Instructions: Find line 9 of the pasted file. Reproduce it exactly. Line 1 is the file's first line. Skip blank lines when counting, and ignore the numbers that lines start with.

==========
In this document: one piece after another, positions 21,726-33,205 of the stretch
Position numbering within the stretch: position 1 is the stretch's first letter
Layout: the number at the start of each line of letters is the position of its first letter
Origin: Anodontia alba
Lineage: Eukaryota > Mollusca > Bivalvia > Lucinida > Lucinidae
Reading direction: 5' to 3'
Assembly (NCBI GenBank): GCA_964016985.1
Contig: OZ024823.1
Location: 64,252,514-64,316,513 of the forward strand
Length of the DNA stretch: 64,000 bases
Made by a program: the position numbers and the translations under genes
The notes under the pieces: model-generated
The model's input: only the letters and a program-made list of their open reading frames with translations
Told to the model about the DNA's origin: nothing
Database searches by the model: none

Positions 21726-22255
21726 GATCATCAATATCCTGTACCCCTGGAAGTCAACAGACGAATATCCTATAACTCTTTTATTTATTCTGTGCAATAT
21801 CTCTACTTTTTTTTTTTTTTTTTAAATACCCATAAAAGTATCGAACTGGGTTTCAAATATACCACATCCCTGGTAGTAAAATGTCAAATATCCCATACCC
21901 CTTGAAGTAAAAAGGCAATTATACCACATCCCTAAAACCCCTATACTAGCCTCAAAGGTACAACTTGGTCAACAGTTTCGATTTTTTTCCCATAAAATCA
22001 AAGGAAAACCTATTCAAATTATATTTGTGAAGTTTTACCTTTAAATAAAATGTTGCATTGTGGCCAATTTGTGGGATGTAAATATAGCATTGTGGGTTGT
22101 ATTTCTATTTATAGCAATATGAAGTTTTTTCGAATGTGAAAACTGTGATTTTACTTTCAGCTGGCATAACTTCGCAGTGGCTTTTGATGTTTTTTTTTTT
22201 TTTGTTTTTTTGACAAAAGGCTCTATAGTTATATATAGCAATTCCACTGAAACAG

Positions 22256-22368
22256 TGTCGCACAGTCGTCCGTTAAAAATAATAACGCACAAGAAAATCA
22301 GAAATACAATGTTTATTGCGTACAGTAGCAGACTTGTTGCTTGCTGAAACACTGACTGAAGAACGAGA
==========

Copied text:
Location: 64,252,514-64,316,513 of the forward strand